What causes agile to fail?
It's usually down to inertia. The inertia comes from centuries of working in a command and control way. Agile is a long-term commitment to change.
What happens, in reality, is that someone in a company makes a decision and we go along with it. Let's say the CEO comes along and says "We're doing an agile transformation. This is going to be super exciting." The person (who would have kept going the way they were before) is not yet committed to this change and may never be. In this instance, the CEO's role is to show why this person (and everyone else) should be committed.
Usually, the commitment has not been established. Agile begins to fail in these teams first. Then, once the CEO loses enthusiasm, it starts to unravel everywhere. Before you know it you are talking about agile, but you are not living it.
Agile needs full commitment to a new way of thinking, behaving, and working. It takes time to change mindsets. Once the company hits a bump in the road old habits creep back in. People want to micro-manage because they felt in control when they were doing that.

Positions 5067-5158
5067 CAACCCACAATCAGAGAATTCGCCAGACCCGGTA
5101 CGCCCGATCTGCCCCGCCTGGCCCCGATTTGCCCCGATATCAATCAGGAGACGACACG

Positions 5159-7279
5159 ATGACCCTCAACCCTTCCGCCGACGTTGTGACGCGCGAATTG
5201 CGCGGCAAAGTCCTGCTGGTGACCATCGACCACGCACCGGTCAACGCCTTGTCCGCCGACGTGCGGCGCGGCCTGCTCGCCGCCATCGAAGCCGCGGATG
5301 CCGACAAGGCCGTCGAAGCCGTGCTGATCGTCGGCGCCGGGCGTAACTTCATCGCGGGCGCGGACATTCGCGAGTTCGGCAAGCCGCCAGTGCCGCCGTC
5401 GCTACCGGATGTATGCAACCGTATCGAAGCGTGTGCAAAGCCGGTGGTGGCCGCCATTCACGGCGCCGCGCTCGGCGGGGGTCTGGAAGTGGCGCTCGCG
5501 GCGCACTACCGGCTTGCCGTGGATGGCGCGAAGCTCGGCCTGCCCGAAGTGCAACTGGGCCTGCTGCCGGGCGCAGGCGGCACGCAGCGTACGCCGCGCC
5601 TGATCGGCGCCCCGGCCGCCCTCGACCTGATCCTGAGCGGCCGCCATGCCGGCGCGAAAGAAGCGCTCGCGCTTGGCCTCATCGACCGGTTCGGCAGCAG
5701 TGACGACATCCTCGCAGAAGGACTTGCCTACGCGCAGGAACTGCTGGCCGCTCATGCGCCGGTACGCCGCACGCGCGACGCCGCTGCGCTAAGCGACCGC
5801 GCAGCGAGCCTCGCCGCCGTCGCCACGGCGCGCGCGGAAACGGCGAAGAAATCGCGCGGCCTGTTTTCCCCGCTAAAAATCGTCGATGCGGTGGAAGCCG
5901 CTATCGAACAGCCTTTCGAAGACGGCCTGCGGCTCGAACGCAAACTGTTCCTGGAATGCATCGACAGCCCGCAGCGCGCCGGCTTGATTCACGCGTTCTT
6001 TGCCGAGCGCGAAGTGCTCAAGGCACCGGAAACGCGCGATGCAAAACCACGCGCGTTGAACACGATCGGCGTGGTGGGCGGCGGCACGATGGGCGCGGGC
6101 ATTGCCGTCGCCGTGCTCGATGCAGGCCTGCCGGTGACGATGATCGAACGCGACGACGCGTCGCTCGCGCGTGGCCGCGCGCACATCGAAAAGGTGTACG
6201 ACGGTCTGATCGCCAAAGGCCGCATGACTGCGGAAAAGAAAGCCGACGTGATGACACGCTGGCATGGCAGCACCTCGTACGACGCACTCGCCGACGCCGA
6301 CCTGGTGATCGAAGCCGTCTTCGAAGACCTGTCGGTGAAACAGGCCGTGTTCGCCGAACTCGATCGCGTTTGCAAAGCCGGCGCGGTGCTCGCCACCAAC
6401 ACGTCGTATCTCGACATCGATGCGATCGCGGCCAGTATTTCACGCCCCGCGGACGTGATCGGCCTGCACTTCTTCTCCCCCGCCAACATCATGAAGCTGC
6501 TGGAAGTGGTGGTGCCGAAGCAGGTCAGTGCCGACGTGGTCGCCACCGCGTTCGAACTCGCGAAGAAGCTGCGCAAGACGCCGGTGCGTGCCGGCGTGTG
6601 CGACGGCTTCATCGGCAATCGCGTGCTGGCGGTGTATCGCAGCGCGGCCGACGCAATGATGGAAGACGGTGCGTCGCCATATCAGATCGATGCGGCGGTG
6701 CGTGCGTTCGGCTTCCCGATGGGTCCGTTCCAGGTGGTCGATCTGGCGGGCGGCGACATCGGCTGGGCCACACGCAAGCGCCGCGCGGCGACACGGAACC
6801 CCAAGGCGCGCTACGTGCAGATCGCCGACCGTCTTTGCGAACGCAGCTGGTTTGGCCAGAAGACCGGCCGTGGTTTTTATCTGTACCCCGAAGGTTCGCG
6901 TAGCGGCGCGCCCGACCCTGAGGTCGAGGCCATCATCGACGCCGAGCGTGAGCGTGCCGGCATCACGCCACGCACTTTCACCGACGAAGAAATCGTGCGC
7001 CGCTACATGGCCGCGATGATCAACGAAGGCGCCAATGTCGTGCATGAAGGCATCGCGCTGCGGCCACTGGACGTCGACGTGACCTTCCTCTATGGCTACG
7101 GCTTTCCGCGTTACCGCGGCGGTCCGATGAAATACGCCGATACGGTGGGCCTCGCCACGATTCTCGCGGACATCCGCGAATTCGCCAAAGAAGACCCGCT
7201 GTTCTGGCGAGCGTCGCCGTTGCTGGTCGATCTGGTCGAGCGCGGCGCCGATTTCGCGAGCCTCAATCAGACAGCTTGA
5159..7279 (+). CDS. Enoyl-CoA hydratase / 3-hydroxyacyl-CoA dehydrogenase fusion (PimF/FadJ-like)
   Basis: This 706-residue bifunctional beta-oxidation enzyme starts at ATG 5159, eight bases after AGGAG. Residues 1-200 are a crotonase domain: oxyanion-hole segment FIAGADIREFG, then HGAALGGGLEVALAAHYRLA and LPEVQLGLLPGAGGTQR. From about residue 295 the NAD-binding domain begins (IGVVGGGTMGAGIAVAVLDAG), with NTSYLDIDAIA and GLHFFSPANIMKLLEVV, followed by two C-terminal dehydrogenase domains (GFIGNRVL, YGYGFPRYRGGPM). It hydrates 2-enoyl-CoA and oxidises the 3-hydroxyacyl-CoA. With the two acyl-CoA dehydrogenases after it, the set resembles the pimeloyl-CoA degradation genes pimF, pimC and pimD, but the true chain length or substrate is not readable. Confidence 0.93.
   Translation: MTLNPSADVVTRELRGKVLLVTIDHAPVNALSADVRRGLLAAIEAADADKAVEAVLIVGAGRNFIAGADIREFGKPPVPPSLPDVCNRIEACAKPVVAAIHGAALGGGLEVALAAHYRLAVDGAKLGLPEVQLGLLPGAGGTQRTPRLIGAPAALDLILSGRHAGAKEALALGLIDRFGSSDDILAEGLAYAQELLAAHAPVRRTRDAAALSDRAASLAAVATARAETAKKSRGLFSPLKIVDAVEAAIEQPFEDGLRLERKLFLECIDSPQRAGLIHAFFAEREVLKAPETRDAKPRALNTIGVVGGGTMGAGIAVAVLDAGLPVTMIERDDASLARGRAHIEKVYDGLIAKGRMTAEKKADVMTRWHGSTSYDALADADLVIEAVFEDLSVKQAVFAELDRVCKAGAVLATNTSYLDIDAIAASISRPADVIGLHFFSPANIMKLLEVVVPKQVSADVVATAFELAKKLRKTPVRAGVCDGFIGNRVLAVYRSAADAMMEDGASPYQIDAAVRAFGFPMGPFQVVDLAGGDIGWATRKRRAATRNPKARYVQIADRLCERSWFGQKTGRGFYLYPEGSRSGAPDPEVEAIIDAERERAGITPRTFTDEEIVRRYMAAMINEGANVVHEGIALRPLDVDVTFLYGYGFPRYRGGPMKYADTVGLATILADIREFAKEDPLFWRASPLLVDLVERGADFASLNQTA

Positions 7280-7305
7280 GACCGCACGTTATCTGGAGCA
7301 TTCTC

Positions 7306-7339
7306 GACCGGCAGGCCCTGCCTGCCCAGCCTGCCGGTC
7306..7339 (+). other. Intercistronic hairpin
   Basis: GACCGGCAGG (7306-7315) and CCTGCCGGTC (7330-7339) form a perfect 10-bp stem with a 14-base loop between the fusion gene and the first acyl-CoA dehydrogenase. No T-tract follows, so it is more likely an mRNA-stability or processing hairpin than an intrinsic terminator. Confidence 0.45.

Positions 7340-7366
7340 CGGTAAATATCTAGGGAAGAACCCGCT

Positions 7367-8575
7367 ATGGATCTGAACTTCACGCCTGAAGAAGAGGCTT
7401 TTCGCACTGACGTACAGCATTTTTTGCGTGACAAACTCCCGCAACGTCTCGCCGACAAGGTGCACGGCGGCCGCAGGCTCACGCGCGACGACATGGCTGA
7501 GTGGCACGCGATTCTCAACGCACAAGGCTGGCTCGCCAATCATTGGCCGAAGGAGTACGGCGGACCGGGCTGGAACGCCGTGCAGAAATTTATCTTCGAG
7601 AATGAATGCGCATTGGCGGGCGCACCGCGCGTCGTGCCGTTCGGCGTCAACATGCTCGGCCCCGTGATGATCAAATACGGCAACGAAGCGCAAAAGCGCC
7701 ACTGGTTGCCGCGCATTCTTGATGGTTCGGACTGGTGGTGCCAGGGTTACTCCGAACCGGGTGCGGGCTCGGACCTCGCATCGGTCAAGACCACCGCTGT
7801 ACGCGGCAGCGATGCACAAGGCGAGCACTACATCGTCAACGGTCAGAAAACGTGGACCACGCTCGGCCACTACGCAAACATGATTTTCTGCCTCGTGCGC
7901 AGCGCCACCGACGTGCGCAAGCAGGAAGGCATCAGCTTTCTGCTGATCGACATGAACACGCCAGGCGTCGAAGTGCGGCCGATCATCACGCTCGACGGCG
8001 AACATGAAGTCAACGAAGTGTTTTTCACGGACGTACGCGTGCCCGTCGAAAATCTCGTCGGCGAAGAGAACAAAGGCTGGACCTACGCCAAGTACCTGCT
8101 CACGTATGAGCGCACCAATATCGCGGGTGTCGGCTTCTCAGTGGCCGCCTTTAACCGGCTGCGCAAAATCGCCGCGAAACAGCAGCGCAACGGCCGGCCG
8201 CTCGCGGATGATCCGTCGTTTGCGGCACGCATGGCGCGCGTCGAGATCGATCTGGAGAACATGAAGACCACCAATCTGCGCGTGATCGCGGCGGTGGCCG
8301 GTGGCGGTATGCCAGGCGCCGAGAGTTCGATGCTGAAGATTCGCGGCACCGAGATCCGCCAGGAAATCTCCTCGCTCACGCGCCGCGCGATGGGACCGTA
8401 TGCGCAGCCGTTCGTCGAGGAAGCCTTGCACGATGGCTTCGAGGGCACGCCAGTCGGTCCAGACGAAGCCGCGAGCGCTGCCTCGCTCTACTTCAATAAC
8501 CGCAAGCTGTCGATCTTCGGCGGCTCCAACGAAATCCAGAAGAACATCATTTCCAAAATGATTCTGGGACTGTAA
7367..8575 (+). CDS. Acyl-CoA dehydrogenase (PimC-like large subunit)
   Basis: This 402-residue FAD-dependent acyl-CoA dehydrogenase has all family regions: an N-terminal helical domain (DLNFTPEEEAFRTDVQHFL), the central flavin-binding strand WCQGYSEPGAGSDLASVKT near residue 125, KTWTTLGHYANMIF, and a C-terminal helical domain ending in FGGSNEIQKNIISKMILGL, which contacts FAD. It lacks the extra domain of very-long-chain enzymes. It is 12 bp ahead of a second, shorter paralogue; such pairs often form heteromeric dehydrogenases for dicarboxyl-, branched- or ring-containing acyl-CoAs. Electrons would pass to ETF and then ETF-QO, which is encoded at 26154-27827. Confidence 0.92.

It's a bit of a catch-22 situation. Because the last few years have shown us that the world is unpredictable. In an unpredictable world agile is extremely beneficial. If your team is more nimble and able to react and change faster, you have a better chance to survive and even thrive. Yet teams need time to develop these skills and they need the right environment to do it. If at the first sign of trouble, the environment becomes unsafe. The teams will never become agile.